Ask Dr. Bell: How Can We Address Opioid Misuse?

Published on in Children's View

Louis Bell, MD, Chief of the Division of General Pediatrics, shares the latest in medical thinking on an important topic: prescribing opioids for pain.

Opioid overuse and misuse are national crises and, sadly, they aren’t just adult problems. A recent study found that about 5 percent of adolescent patients who had common surgical procedures continued to refill opioid prescriptions three to six months after surgery.

While prescribing opioids to those with chronic or postoperative pain is important, prescribing practices vary widely, and opioids — highly addictive drugs like oxycodone (OxyContin®), hydrocodone (Vicodin®), codeine and morphine, among others — are often prescribed after even minor procedures. Use of opioids for short durations, as prescribed by a doctor, is generally safe. It’s the misuse of prescription opioids past the point of healing that can lead to addiction and even overdose or death.

Safe and effective pain management is an issue we take seriously at Children’s Hospital of Philadelphia. Francis Kraemer, MD, attending anesthesiologist and Medical Director of CHOP’s Acute and Chronic Pain Management Program, and his team have developed opioid prescribing guidelines for infants through teenagers.

Use the least powerful

The guidelines focus on using the least powerful drug for the least amount of time while ensuring children are comfortable. If possible, we avoid prescribing opioids in the first place.

The following are some keys to CHOP’s effort:

  • Set realistic expectations. When the care team, the patient and the family collaborate from the start and are all on the same page regarding expectations not only for pain management but also mobility, nutrition and overall surgical recovery, the need for opioids is markedly reduced.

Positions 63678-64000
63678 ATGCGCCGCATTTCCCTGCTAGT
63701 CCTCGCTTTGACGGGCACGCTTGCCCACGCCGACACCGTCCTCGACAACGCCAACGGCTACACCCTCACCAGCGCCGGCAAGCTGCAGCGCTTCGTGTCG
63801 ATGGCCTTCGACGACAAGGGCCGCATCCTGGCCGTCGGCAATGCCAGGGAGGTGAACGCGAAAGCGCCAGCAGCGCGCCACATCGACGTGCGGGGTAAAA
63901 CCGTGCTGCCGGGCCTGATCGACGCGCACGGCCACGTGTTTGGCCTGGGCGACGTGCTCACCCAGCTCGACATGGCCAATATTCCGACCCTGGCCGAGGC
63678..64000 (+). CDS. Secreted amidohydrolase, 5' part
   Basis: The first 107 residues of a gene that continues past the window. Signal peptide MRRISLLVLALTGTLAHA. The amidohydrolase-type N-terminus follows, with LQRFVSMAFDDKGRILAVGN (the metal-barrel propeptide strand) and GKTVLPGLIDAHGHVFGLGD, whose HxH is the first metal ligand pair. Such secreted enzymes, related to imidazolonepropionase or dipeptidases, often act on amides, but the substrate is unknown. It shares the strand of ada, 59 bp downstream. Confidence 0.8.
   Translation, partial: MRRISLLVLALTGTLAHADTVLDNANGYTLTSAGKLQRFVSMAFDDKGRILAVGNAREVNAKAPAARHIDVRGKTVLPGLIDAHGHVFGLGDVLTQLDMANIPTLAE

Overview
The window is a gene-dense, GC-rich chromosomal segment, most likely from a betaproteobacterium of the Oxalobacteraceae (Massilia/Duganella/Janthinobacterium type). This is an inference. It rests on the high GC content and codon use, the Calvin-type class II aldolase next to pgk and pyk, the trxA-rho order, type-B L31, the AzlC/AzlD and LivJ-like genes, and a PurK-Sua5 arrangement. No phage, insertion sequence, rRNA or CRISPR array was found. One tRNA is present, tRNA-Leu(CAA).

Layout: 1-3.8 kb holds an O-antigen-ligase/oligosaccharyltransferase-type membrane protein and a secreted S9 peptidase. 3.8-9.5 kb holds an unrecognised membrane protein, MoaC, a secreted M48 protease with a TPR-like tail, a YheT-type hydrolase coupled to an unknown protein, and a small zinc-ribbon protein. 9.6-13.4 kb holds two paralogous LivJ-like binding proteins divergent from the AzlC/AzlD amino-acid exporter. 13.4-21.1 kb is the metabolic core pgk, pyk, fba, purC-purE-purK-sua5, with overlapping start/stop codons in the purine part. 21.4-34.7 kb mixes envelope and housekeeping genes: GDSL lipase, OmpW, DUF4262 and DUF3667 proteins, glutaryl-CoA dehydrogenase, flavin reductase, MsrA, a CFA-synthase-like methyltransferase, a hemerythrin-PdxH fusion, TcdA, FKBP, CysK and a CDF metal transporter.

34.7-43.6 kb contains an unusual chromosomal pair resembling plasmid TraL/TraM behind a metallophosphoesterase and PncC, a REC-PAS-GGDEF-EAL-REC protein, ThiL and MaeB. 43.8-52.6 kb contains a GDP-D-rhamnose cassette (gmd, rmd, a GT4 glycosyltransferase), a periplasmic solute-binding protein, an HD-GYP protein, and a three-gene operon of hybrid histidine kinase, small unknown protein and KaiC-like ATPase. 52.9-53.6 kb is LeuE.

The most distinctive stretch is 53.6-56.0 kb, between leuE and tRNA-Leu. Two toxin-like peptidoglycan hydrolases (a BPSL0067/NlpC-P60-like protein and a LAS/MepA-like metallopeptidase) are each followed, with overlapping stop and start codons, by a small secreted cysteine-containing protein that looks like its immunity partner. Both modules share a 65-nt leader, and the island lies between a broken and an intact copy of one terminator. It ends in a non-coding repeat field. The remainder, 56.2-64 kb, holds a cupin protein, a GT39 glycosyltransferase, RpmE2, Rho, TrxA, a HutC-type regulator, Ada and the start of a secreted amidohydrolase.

• Don’t overprescribe. Non-opioid medications like acetaminophen and ibuprofen are the preferred alternative. When pain can’t be controlled using these methods, the goal is to give the smallest effective opioid dose and dispense only enough medicine to last through the expected period of pain. If too many pills are prescribed, it can lead to leftovers in the medicine cabinet, which can lead to problems.
  • Use various approaches to pain relief. Mind-body approaches offered through CHOP’s Integrative Health Program — including acupuncture, mindfulness, yoga, massage and aromatherapy — are an important complement to medical treatment of pain.
  • Properly store and dispose of opioids. Families are educated that opioids should be stored in a secure place, outside the reach of children and adolescents. And when opioids are no longer needed, they should be disposed of immediately. To dispose: (1) Take the medicine to a drug takeback program at your local pharmacy, or (2) put the pills in your trash in a hard-to-find way, such as hidden in used coffee grounds or a soiled diaper. Visit the FDA drug disposal webpage for more information.